The Biden administration has just disclosed additional information about a student loan forgiveness proposal that is currently in the works.
The new endeavor is intended to replace the student debt relief program that was overturned by the Supreme Court in June. President Biden immediately announced the creation of a “Plan B” for student loan forgiveness in the aftermath of that decision. Unlike the initial plan, however, this new scheme would take months to establish.
Here’s the most recent.
Biden’s earlier plan would have eliminated $10,000 in federal student loan debt for millions of borrowers, and up to $20,000 for those who received Pell Grants. The plan was authorized by the government under the HEROES Act of 2003, which permitted the Education Department to bypass the typical regulatory procedure required for the formation of most programs, and it was promptly implemented when it was originally announced.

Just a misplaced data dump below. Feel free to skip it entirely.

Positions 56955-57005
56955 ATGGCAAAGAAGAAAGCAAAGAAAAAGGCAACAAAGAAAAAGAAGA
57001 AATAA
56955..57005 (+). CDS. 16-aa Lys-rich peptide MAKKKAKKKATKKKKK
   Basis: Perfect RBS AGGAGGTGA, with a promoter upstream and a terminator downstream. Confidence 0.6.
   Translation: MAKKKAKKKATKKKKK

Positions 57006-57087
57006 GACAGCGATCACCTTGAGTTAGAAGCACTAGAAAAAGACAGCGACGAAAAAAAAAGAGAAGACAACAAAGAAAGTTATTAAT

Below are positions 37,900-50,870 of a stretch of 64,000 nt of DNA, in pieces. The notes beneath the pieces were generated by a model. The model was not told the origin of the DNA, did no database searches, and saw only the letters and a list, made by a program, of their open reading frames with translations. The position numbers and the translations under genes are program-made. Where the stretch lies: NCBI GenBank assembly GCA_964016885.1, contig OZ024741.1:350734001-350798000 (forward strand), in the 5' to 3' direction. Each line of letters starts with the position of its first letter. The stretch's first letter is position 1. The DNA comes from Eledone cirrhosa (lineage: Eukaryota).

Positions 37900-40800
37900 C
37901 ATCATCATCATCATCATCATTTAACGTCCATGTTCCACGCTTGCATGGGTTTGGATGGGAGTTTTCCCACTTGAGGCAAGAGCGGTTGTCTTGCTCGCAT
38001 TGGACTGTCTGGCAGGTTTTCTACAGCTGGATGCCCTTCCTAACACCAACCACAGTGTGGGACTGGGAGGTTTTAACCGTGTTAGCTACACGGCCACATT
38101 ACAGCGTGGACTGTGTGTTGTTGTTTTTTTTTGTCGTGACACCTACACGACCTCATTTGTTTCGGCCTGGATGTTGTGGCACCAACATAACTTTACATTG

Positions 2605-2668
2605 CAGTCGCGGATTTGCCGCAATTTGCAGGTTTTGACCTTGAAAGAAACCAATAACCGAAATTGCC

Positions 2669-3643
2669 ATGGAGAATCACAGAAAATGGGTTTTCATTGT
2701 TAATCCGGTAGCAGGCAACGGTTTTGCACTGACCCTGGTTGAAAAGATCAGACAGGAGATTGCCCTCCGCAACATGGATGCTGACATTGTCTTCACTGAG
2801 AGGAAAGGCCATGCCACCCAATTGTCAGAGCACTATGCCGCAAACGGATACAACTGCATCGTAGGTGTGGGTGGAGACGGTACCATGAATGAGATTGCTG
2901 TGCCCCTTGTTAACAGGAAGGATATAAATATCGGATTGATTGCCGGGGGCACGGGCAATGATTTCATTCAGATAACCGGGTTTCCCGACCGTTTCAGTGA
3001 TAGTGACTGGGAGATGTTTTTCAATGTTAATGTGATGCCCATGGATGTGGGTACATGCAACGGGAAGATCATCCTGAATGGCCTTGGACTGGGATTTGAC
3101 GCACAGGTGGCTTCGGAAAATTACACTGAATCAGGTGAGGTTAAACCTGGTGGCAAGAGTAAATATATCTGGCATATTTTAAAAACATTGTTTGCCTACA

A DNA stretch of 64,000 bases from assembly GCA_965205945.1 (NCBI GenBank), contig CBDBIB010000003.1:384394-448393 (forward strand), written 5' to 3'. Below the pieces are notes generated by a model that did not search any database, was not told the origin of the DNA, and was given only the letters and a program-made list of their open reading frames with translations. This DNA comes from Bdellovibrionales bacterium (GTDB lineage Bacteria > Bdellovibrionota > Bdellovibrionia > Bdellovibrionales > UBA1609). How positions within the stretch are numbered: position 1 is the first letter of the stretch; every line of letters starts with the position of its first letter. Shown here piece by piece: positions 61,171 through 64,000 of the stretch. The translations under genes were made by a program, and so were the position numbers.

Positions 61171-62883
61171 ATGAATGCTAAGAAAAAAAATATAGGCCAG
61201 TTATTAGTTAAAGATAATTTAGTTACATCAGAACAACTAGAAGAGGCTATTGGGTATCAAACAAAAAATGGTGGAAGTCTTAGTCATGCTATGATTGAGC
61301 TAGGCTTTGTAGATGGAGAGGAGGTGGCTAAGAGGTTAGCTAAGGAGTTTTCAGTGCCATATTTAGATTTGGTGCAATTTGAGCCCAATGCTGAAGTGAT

However, Republican-led court challenges brought the campaign to a halt before any student loans were erased under the proposal. The Biden administration filed an appeal, and the Supreme Court agreed to hear two of the cases. The Court’s conservative majority, however, struck down the program in a 6-3 decision in June, concluding that Congress did not intend or authorize such broad student loan relief when it passed the HEROES Act, despite the statute’s broad language allowing the Education Department to “waive” or “modify” nearly any provision of federal student loan regulations in response to a national emergency.
In reaction to the verdict, the Biden administration announced that authorities will begin constructing a new student loan forgiveness plan under a different statute, the Higher Education Act. “The Court has closed one path today, but we’re working on another,” Biden remarked at the time.